Date: October 2-5, 2023
Location: Athinoula A. Martinos Center for Biomedical Imaging, Massachusetts General Hospital (MGH), Boston, MA, USA. The course will be offered in-person, onsite at MGH, however there is a remote option available.
Course webpage, lecture topics, schedule, and registration: https://education.martinos.org/workshop-on-laminar-fmri/
Registration closes September 17; the number of attendees is limited.
For more information: email us questions at email@example.com
‘Re-branding’ event at Melbourne Uni Cognitive Neuroscience Hub
At this event, we will unveil our new brand identity and showcase the extensive scope of research conducted by the hub. Celebrate with us through engaging presentations by in-house and international experts in the field, student flash talks and stimulating panel discussions. Whether you’re a student, researcher, or simply curious about the field, this event offers a unique opportunity to network with like-minded individuals and learn from experts in the field.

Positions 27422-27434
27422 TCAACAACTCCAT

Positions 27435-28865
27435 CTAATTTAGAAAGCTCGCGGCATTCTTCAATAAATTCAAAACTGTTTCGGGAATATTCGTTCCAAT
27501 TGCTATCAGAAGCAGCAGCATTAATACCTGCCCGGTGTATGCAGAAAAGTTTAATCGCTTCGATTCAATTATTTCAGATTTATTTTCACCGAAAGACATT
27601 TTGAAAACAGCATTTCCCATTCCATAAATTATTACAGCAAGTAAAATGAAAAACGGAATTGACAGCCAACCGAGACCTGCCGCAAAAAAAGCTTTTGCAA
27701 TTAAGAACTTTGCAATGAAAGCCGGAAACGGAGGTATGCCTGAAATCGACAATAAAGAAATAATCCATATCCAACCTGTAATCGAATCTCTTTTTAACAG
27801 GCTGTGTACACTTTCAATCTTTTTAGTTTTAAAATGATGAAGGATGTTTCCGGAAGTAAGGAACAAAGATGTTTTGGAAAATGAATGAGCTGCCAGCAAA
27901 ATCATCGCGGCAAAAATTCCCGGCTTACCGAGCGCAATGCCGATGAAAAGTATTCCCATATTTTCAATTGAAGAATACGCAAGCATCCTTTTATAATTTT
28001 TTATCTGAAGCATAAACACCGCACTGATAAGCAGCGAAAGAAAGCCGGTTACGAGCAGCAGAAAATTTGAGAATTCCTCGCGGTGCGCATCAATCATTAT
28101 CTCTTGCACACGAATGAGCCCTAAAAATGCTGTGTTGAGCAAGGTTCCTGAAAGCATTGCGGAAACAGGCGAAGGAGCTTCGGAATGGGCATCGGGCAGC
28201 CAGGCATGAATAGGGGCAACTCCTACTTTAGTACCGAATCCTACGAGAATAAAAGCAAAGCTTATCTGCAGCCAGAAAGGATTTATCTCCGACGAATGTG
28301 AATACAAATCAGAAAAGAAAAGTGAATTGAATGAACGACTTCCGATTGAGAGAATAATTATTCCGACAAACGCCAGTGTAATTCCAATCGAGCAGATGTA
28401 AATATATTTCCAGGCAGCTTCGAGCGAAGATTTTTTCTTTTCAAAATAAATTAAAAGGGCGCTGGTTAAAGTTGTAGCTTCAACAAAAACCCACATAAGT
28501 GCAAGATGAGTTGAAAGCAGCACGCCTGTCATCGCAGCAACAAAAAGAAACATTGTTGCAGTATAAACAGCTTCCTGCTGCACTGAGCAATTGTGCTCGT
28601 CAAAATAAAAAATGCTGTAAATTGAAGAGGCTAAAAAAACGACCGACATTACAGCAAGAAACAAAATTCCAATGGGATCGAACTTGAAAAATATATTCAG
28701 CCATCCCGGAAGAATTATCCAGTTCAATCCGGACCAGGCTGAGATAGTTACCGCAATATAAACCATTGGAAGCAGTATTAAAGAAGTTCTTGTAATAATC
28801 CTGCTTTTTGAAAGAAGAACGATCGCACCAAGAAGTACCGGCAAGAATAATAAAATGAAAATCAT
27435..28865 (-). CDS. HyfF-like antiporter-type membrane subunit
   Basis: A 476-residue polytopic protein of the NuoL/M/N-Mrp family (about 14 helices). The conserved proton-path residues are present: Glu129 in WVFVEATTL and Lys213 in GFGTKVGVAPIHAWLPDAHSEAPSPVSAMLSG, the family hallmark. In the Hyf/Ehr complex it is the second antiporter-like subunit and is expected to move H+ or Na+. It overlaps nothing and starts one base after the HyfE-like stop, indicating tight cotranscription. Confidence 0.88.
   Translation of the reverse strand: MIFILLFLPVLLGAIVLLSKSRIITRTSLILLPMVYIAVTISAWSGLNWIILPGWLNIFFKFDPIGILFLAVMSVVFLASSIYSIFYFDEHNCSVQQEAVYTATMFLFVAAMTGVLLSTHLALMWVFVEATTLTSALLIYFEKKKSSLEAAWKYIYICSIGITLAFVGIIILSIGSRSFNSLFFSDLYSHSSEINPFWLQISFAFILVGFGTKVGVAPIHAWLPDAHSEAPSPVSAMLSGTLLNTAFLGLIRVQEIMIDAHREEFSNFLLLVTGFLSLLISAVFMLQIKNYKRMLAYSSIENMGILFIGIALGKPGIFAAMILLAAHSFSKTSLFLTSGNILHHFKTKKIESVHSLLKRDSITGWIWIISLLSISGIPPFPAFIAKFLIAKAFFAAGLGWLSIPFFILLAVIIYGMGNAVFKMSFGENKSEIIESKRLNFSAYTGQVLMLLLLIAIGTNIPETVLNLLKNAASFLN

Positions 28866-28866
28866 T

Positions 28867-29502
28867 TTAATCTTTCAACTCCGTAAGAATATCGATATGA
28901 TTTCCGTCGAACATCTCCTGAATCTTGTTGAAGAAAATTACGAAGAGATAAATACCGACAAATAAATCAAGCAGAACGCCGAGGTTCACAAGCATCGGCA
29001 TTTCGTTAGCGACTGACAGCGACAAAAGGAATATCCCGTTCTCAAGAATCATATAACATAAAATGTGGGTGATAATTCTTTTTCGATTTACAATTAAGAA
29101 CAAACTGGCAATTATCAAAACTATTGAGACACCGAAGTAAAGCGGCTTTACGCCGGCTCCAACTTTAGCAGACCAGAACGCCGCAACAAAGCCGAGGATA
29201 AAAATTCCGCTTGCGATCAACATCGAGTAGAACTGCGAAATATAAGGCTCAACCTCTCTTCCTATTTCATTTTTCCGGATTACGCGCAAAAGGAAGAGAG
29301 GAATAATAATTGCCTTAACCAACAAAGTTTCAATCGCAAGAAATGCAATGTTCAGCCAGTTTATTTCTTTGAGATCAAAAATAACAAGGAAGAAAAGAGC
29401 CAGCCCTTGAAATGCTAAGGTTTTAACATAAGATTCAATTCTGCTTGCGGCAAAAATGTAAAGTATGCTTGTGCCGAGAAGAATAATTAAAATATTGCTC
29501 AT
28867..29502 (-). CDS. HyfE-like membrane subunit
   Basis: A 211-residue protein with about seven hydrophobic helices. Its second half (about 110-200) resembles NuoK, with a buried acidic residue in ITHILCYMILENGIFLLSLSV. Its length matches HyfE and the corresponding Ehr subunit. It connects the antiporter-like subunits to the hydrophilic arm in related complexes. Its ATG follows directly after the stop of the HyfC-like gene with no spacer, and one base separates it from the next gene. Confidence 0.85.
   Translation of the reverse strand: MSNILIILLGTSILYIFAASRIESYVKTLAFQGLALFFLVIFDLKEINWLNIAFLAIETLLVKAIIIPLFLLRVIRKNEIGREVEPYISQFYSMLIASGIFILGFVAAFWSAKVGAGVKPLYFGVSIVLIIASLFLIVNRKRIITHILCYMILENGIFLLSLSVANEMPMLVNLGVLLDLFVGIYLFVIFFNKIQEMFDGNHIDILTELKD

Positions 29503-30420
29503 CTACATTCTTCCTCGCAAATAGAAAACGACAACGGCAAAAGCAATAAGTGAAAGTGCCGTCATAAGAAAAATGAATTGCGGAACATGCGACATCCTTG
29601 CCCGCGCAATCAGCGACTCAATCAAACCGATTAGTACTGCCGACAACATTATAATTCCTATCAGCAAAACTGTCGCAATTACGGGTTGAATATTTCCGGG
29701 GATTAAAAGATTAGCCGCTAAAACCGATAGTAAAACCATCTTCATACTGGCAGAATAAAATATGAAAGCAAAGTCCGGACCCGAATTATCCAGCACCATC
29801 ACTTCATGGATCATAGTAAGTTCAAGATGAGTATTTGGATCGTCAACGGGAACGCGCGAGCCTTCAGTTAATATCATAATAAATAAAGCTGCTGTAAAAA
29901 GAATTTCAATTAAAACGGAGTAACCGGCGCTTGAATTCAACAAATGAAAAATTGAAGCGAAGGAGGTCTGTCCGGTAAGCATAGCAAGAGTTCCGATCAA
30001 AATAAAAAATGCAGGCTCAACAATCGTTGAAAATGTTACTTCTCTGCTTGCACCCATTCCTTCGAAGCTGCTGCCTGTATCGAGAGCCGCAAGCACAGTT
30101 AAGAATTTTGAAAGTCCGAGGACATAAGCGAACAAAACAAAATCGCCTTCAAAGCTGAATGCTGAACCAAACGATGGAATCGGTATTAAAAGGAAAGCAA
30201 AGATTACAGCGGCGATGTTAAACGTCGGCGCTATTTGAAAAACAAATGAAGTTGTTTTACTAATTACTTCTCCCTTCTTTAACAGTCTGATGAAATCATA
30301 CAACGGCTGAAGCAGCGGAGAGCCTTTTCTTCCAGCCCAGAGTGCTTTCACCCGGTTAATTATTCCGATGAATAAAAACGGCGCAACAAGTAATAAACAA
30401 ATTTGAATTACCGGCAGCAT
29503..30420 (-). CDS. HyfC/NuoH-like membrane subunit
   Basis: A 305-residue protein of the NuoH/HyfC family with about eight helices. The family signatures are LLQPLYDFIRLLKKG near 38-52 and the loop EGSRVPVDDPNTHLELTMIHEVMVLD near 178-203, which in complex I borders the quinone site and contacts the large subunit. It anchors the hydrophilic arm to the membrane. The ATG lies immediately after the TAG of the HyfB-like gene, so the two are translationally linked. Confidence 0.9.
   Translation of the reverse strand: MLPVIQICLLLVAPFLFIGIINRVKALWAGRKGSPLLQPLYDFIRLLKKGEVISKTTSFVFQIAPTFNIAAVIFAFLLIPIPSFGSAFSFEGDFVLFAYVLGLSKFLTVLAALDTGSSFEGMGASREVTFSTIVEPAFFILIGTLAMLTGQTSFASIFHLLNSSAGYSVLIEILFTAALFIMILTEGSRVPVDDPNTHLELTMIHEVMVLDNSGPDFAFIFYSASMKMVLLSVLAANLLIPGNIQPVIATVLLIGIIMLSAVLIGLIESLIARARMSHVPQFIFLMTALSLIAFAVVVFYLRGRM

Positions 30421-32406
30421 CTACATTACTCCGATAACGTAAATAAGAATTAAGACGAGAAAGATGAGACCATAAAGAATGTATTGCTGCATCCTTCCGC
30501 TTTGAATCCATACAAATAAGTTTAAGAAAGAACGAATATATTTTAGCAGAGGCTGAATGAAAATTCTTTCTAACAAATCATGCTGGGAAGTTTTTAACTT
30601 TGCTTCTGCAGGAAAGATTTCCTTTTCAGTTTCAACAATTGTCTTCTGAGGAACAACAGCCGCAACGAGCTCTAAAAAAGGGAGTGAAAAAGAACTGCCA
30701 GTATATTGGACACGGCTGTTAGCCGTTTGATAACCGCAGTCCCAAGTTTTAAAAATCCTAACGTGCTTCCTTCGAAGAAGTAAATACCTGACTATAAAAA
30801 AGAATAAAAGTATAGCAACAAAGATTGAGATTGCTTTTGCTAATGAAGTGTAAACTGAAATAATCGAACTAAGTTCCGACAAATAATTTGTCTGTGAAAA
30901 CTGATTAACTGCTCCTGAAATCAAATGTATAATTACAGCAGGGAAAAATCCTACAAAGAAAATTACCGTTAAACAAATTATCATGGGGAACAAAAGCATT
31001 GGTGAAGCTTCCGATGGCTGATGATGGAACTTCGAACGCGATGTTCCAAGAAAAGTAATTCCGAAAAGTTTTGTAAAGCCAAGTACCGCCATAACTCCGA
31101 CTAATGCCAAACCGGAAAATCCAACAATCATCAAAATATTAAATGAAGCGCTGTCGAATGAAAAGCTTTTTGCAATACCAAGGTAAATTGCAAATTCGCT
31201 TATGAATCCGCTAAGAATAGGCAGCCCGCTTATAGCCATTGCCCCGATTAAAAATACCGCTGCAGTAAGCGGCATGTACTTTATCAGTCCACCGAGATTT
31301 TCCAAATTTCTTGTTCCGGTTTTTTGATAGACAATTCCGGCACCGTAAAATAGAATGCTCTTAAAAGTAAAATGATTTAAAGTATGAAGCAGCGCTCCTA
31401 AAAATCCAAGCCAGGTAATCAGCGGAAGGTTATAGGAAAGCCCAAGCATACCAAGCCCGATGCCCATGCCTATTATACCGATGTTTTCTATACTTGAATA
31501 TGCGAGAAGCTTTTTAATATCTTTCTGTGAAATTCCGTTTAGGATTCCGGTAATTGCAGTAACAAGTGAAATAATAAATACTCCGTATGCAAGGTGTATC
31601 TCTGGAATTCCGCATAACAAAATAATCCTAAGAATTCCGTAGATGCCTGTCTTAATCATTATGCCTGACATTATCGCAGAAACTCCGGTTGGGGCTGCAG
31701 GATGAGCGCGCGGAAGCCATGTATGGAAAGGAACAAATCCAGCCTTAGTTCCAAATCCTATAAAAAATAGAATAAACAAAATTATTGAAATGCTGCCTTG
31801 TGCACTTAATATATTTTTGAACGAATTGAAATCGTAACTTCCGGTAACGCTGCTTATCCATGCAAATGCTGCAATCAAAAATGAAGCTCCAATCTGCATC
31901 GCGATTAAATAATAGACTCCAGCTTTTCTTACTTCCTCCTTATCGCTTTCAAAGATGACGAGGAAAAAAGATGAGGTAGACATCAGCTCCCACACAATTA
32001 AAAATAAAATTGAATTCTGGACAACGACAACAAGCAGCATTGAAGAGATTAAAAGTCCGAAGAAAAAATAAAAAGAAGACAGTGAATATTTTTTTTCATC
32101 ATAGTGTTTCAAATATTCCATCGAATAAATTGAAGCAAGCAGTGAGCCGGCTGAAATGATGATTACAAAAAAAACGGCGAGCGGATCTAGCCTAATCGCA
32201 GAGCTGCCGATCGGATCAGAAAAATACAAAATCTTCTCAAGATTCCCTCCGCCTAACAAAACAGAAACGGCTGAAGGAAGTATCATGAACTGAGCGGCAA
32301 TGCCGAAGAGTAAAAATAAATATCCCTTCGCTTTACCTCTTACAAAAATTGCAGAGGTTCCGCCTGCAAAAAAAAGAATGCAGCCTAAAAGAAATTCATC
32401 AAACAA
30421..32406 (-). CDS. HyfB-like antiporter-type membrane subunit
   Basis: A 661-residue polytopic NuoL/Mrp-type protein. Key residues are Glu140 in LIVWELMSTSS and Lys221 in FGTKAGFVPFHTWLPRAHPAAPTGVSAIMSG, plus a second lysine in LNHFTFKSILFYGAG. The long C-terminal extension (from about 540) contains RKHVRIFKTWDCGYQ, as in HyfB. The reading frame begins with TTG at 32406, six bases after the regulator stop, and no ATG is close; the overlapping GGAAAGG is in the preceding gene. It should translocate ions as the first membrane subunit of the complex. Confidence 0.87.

Join us as we celebrate this milestone and discover the latest advancements in cognitive neuroscience! See here for details
Free MRI, NMR and Diffusion Symposium and Workshop, Western Sydney University
This event showcases innovation in NMR analysis, imaging and data processing methodology, highlighting applications across a range of research fields, with a particular focus on the environmental, ecological, agricultural and veterinary sciences.
Date: September 13
Psychosis Australia Conference and Workshops
Two innovative workshops available. 1) Lived Experience – The Biomedical Model Vs Open Dialogue: This one-day workshop led by Satu Beverley discusses the effectiveness of the treatment of mental illness under the Biomedical Model and Open Dialogue. 2) Researchers – 3 part workshop chaired by Prof Christos Pantelis: Multi-axial Profile Scores (MAPS): A Fingerprinting Framework for Improving Diagnosis and Treatment of Psychiatric Disorders, Multiblock Partial Least Squares Correlations: Identifying brain-cognition patterns in schizophrenia, and Dynamic Causal Modelling for Functional Magnetic Resonance Imaging
Date: September 11-13
See here for details